JOAN MIRO (1893-1983)
JOAN MIRO (1893-1983)
JOAN MIRO (1893-1983)
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JOAN MIRO (1893-1983)
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On occasion, Christie's has a direct financial int… Read more Visionary: The Paul G. Allen Collection
JOAN MIRO (1893-1983)


JOAN MIRO (1893-1983)
signed and numbered 'Miró 4/6' (on the left leg); inscribed with foundry mark 'FONDERIA BONVICINI VERONA ITALIA' (on the right leg)
bronze with dark brown patina
Height: 78 3/4 in. (200 cm.)
Conceived in 1981 and cast in 1986
Galerie Maeght-Lelong, Paris.
Danese Gallery, New York.
Acquired by the late owner, 1999.
D. Lelong, Joan Miró: Sculptures, catalogue raisonné, 1928-1982, Paris, 2006, p. 360, no. 391 (another cast illustrated in color).
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Max Carter Vice Chairman, 20th and 21st Century Art, Americas

Lot Essay

Towards the end of his career, the distinctive figures of women and birds manifested themselves in the art of Joan Miró in a new way. These quintessential motifs appeared in three dimensions, taking the form of monumental bronze sculptures. This group of figures are often regarded as the crowning works of Miró’s career, as he created icons of femininity and the natural world with his abstract, fantastical language of form. With works such as Oiseau—other casts of which are housed in The Museum of Fine Arts, Houston and the Iris and B. Gerald Cantor Center for Visual Arts, Stanford—Miró attained an artistic freedom akin to that which he had channelled into his two-dimensional production, giving form to his world of floating, imagined signs and shapes, and in so doing, creating an entirely novel form of sculpture. As Jacques Dupin wrote, “Miró’s approach and conception of sculpture offered him an immediate contact with a reality that, in painting, was attainable through the screen of an elaborately constructed language” (Miró, Barcelona, 2004, pp. 361 and 367).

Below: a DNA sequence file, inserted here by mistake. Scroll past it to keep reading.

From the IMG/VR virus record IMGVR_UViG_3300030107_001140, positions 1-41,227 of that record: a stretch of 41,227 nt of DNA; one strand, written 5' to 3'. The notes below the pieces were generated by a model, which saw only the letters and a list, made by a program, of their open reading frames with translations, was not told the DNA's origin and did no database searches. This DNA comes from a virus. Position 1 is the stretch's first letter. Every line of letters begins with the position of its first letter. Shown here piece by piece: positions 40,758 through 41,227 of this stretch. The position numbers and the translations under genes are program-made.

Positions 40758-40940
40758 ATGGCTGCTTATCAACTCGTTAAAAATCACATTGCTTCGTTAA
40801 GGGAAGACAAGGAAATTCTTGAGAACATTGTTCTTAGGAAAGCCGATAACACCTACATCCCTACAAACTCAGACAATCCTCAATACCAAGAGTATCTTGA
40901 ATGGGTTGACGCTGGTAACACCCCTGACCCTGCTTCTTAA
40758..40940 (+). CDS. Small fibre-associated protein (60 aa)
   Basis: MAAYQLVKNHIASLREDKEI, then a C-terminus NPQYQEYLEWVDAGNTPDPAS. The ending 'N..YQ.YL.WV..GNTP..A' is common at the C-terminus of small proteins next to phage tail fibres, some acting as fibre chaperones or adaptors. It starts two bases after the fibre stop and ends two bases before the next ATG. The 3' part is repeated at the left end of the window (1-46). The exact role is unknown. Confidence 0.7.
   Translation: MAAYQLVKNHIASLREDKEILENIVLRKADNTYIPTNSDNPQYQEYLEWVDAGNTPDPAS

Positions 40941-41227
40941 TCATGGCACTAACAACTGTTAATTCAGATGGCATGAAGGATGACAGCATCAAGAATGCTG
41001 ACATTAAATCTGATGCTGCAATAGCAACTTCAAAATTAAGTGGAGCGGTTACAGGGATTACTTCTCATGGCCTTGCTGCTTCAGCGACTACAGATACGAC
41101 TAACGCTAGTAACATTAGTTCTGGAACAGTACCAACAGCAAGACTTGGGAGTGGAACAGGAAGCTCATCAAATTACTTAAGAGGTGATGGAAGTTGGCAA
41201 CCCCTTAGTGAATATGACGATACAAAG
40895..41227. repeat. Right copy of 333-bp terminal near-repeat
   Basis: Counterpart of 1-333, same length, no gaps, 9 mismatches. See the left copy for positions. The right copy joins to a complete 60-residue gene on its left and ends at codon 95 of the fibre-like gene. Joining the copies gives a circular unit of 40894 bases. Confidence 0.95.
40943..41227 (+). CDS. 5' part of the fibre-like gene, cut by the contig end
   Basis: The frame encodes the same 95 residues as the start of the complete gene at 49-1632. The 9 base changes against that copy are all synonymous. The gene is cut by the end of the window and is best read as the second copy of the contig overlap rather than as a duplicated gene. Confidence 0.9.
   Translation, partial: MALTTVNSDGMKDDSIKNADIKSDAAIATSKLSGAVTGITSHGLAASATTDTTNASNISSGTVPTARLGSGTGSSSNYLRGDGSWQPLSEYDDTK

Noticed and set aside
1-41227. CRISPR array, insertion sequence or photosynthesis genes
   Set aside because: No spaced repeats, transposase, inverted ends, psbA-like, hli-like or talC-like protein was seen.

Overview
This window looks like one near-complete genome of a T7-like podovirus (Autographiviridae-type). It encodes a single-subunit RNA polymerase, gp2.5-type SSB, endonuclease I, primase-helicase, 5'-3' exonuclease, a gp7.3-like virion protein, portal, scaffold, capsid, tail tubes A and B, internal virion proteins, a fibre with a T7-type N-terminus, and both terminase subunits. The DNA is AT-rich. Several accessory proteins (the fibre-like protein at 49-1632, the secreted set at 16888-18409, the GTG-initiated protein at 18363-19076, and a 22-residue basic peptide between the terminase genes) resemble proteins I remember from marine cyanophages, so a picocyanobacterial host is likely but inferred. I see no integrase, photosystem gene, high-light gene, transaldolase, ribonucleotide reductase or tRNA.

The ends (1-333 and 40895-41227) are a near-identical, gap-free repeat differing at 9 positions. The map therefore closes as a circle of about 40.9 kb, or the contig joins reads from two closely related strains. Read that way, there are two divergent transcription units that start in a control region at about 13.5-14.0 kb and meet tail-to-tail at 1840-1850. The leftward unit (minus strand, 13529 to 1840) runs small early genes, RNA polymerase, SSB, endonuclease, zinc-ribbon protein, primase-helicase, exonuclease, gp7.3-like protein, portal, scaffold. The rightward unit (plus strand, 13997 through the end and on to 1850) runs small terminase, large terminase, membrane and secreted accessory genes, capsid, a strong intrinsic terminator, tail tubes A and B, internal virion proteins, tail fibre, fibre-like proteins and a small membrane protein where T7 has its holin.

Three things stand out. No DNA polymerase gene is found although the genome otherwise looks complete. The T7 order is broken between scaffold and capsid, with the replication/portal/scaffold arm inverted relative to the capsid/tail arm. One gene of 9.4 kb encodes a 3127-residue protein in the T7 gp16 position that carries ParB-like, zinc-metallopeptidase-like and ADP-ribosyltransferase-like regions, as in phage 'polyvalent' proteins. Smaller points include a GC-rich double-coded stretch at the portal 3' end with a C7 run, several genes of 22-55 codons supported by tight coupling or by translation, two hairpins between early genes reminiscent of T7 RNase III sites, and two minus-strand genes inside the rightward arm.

The bird is one of the most frequent motifs of Miró’s oeuvre. He regarded these animals as the connection between the earthly and cosmic realms, their capacity for flight the embodiment of the artist’s liberated, poetic visual imagination. While the scale and monumentality of the present work seems at odds with the gravity-defying nature of bird in flight, here this abstracted, anthropomorphic figure is endowed with a magnificence and timelessness, as if from a primeval era.
Miró first considered creating large, free-standing sculptures in the early 1940s. In a notebook from this time, he wrote, “…it is in sculpture that I will create a truly phantasmagoric world of living monsters; what I do in painting is more conventional.” He also described his desire to build himself a “big studio, full of sculptures that give you a tremendous feeling of entering a new world… unlike the paintings that are turned facing the wall or images done on a flat surface, the sculptures must resemble living monsters who live in the studio—a world apart” (quoted in M. Rowell, ed., Joan Miró: Selected Writings and Interviews, Boston, 1986, p. 175).
It was not until the 1950s that Miró finally attained this long-desired, expansively-sized studio. He found he had space and light, and, with its large windows, he drew endless inspiration from the outside world.
Not long after moving into his new studio, Miró was commissioned by Aimé Maeght to create sculpture for his foundation in the south of France. As a result, he began to work in bronze, and by the late 1960s, sculpture had come to dominate his artistic production. These three-dimensional works were comprised of two distinct types: those he initially modeled in clay, and others assembled from found objects, or “raw materials” as the artist called them. The former are, like the present work, usually smooth and exaggeratedly volumetric, their monumental forms and overt plenitude and wholeness projecting an iconic presence in the spaces in which they preside.

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